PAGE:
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Imran insists at massive Karachi rally ‘conspiracy’ behind his ouster

Says nothing hurt him more than courts opening their doors at midnight

Pakistan Tehreek-e-Insaf (PTI) Chairman Imran Khan on Saturday evening claimed that the incumbent “imported” government was trying to push his party out of the political arena through the foreign funding case; therefore, court cases against the three major political parties of the country must be heard together for the sake of fairness.

Addressing a public meeting at Karachi’s Bagh-e-Jinnah, the former premier thanked the people of the metropolis for coming out of their houses to show support to him and said the purpose of his visit to Karachi was not in the interests of the PTI but it was for the sake of Pakistan and the future of its children. At the beginning of his address, Imran asked the attendees to listen to him carefully so that they could determine whether his ouster from power was an “interference or a conspiracy”.

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“A major international conspiracy was carried out against this country,” he said, adding that throughout his tenure, he was not against any country and stood with humanity. He also shared that since a “strong and powerful” Pakistani community lives in the United States, he believed in establishing congenial relations with all countries.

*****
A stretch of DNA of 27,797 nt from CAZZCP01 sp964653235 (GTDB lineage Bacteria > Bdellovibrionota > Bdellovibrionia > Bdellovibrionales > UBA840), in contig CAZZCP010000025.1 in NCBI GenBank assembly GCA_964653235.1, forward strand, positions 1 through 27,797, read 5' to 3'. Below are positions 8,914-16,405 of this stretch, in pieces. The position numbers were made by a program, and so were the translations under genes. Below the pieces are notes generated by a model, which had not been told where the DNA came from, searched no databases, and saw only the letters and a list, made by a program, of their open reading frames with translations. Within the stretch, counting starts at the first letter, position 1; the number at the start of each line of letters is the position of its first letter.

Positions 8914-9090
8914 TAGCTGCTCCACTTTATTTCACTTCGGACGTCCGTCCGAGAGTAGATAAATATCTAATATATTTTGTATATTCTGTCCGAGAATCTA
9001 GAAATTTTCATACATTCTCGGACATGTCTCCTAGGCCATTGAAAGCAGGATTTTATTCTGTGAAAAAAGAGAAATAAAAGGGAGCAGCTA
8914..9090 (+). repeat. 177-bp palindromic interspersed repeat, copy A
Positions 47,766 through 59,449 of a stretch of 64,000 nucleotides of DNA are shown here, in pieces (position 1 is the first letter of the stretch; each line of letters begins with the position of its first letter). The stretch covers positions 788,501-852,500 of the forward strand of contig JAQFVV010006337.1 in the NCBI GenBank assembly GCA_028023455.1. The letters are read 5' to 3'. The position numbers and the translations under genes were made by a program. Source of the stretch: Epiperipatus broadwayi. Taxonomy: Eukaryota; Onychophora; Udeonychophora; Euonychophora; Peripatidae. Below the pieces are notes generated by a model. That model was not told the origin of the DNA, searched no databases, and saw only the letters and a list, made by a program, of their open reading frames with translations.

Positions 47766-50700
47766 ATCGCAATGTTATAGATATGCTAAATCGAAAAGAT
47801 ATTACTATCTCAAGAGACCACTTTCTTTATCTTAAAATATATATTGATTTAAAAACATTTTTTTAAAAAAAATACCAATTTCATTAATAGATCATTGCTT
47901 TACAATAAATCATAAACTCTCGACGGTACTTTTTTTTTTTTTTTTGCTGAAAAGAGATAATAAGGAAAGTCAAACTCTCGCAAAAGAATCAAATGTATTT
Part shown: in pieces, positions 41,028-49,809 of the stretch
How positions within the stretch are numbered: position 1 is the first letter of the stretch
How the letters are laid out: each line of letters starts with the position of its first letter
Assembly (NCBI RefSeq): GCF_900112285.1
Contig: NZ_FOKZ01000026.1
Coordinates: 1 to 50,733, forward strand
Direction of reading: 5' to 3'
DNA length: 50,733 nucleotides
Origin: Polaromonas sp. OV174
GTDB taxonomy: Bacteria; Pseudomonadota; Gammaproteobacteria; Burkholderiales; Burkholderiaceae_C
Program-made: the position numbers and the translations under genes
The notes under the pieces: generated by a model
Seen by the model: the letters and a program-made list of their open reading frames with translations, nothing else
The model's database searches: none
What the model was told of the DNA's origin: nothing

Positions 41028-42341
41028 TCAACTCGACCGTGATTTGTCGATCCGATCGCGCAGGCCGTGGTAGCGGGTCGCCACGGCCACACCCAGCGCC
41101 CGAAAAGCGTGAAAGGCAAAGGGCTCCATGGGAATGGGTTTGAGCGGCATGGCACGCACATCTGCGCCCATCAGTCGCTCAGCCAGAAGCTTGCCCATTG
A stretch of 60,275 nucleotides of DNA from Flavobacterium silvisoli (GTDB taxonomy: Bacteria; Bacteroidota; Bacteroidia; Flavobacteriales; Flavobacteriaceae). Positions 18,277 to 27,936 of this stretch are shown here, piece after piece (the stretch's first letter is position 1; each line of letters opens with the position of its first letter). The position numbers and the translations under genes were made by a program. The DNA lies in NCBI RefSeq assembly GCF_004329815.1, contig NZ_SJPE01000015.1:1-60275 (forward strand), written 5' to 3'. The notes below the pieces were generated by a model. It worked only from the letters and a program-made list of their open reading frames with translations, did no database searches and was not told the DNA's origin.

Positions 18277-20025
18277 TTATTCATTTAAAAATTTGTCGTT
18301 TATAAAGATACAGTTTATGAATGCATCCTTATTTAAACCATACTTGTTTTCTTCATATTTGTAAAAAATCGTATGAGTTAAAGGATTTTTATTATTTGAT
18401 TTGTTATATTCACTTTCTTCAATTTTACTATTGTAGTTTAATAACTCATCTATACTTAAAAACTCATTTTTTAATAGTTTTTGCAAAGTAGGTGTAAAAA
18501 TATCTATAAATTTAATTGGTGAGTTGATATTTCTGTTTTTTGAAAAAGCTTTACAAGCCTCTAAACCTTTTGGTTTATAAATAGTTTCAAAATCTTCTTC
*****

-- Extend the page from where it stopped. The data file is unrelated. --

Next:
“My Pakistanis, I want friendship with everyone, but I cannot allow our country to become a slave to anyone,” he maintained, adding that before coming to Karachi, people were telling him that his life was under “threat” as “mafias” were after him.

“[Nonetheless, I decided to come here] as my life is not as important as your freedom. This conspiracy is to make you slaves to foreign powers.” He said that when former National Assembly deputy speaker Qasim Suri got to know about the ‘threatening letter’, he adjourned the session.

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“After that the Supreme Court gives a verdict, we accept the decision, the decision is that our hands are tied,” said Imran.

He said that the courts were opened at midnight the vote on the no-confidence motion was going to take place. “I want to ask what crime I was committing that the courts were opened. I am a Pakistani who named his party after justice,” he said.

He said he had not violated “any of Pakistan’s law so far”, and added that he was the only politician “declared sadiq and ameen” by the Supreme Court.

“I knew the match was fixed. But what has hurt me is that in fear that I may commit any crime, I would break the constitution… The courts that opened at 12am will remain in my heart for the rest of my life,” he said.

The former prime minister also asked the Supreme Court why it did not investigate the cypher that was cited by the former deputy speaker.

He said when the West sees a leader that stands for his country then they pressurise the person but “respect” him. “When you polish their boot… they do not respect you,” he said, taking a shot at PM Shehbaz Sharif.



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